Stockpile management is important in roadway maintenance, which uses salt to deice roads to keep traffic flowing safely, and in other applications.
(Purdue University/Ayman Habib photo)
Purdue University civil engineers have developed a fully automated, portable system to estimate the volume of stockpiles of bulk supplies like salt and other materials used in industrial, highway and agricultural applications.
The Indiana Department of Transportation funded the research through its Joint Transportation Research Program. A paper about the innovation was published in the peer-reviewed journal Remote Sensing.
Stockpile management is important in roadway maintenance, which uses salt to deice roads to keep traffic flowing safely, and in other applications. Government agencies are increasingly interested in tracking stockpiles to assess their environmental impact, including effects on roadside vegetation and the salinity of surface water. Salt and sand also may affect pavement durability.
Jeremy McGuffey, statewide winter operations manager of INDOT, said the department has nearly 120 salt storage buildings around the state and that most locations visually estimate the volume.
"This is inherently incorrect and will vary from person to person," McGuffey said. "If I pointed to a pile of stone on the ground, could another person accurately tell me the volume of that stone based on sight alone?
"There are a few locations that use survey equipment to take measurements based on the exterior size — the height and width — of the stockpile, but those don't account for depth. Many of our buildings are full of salt year-round, and there is no way to reach the back side of the pile to determine how long it is."
Traditional methods to measure stockpiles use field survey procedures that last several hours and expose surveying crews to dangerous conditions. Modern LiDAR technology — or light detection and ranging technology — is safer and more reliable, but its peak performance is confined to well-planned scanning and complex data processing schemes when dealing with large indoor sites.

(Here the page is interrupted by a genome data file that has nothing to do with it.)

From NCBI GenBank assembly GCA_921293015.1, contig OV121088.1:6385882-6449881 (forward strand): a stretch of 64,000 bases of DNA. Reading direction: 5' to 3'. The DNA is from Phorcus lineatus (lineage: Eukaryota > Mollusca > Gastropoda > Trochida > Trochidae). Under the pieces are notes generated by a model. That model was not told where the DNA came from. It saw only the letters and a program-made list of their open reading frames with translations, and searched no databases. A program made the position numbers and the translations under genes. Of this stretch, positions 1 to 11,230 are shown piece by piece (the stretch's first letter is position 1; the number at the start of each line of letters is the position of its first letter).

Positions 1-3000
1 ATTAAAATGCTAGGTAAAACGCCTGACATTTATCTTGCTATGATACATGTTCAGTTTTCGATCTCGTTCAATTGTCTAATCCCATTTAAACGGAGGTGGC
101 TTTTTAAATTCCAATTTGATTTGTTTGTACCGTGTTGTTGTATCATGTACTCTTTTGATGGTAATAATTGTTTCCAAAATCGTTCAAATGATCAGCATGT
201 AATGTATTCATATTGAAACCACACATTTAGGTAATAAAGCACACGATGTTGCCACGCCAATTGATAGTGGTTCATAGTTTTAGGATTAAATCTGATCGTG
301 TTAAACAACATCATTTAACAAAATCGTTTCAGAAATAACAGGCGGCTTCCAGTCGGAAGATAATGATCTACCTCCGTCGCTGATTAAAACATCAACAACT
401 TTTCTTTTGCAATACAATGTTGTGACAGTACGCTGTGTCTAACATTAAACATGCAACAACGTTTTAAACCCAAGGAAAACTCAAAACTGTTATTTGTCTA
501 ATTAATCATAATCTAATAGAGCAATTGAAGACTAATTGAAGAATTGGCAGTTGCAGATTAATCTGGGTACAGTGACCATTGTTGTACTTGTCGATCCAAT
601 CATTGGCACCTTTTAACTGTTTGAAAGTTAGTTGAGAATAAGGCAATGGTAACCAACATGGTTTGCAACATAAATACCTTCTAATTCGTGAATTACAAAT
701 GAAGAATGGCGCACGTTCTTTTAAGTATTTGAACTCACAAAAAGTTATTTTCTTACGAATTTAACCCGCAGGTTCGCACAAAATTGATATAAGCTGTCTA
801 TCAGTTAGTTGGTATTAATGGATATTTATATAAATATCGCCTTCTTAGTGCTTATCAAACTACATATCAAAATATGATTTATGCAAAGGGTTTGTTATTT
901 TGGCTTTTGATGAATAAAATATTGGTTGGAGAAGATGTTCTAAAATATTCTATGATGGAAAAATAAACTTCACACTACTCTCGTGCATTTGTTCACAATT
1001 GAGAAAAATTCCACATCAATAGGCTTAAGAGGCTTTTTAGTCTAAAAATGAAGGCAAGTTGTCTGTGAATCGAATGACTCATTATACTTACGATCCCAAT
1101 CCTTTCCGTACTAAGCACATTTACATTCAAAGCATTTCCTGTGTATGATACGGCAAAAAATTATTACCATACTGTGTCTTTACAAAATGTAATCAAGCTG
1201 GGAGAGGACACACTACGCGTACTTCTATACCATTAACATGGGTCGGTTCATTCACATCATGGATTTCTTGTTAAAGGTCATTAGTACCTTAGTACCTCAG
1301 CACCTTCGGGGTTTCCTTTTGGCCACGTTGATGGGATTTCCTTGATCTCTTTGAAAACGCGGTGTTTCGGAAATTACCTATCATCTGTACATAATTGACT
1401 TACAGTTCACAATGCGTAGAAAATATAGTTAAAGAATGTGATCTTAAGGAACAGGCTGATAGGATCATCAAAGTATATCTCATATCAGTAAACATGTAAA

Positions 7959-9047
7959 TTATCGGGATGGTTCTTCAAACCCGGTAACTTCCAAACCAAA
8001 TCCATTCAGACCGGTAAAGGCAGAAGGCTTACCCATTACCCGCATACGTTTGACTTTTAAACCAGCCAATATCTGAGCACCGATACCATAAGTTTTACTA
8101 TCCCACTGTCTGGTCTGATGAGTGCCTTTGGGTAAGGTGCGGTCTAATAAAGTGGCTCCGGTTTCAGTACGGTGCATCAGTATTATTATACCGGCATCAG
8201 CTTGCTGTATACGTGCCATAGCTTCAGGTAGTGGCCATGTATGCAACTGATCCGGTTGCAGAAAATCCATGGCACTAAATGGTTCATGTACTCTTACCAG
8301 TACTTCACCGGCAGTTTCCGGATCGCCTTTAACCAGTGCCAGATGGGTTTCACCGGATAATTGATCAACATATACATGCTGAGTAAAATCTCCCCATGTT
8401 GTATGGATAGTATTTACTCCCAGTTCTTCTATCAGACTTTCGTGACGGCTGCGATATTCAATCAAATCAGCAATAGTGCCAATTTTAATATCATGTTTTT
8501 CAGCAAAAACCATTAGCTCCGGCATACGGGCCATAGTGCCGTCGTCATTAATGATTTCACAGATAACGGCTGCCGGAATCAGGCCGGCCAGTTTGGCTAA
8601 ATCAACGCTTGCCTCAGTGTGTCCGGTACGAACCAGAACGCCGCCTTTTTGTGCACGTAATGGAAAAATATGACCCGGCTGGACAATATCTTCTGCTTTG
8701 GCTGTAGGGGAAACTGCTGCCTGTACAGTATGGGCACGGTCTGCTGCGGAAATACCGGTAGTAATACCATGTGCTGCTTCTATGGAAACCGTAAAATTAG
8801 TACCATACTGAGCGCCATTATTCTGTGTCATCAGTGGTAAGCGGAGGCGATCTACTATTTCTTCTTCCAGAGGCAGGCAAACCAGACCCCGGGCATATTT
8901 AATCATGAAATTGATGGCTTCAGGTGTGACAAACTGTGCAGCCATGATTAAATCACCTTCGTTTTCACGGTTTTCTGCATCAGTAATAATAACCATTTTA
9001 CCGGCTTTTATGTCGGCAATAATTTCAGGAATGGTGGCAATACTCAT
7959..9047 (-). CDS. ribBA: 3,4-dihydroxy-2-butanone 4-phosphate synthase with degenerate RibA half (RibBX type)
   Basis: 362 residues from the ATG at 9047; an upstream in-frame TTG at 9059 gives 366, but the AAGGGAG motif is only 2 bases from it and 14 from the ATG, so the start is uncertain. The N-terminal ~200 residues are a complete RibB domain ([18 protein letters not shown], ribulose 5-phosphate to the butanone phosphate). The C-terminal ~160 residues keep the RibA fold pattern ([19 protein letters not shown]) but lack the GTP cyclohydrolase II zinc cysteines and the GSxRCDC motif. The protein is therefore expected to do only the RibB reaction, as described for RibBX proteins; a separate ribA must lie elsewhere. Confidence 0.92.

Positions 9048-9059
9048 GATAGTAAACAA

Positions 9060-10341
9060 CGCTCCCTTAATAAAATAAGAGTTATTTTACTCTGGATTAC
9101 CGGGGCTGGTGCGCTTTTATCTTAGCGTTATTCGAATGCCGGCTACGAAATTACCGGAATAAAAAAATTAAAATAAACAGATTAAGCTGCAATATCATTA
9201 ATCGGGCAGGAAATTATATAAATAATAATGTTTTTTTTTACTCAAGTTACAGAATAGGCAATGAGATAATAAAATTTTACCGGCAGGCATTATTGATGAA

Salt monitoring and reporting technology, or SMART, was created by Ayman Habib, the Thomas A. Page professor of civil engineering, and Darcy Bullock, the Lyles Family professor of civil engineering, both of Purdue's Lyles School of Civil Engineering.
Habib said SMART integrates consumer-grade sensing modalities of imaging and LiDAR units to acquire stockpile data in fewer than 10 minutes per facility, even in challenging environmental situations.
"SMART also uses an innovative data-processing strategy that can handle this data for accurate evaluation of stockpile volume as well as provide a visual record of the mapped facility in the form of colorized point clouds," Habib said.
SMART is more precise, more cost-effective and safer than traditional commercial technologies to estimate the volume of stockpiles of bulk materials.
"The technology estimates volume with less than 1 percent error and costs less than $10,000; existing technologies cost more than twice that," Habib said. "It also allows for practical, quick and safe data acquisition. Some traditional technologies require an operator to climb the stockpile, which leads to extended and unsafe data acquisition."
McGuffey said SMART has already brought positive results to INDOT.
"With the system we developed with Purdue, the empty dimensions of the building are solved for first, and then the salt pile's volume can be easily calculated. The LiDAR system bounces light off the pile millions of times to collect the information we need to determine the volume," McGuffey said. "The other huge plus is that this system is mostly automated with the only real human interaction being the initial install and then periodic cleaning."
Habib and Bullock disclosed the information to the Purdue Research Foundation Office of Technology Commercialization, which has applied for a patent from the U.S. Patent and Trademark Office. For information about licensing opportunities, contact Dhananjay Sewak of OTC at [email protected] about 2021-HABI-69512.
Habib said the next steps in developing SMART are to package the system so it can be permanently mounted in a storage facility to allow for automated data collection, to strengthen its ability to work in storage facilities with domed rooftops, and to enhance the value of the data by driving colorized points.
For more information, visit stories.purdue.edu.
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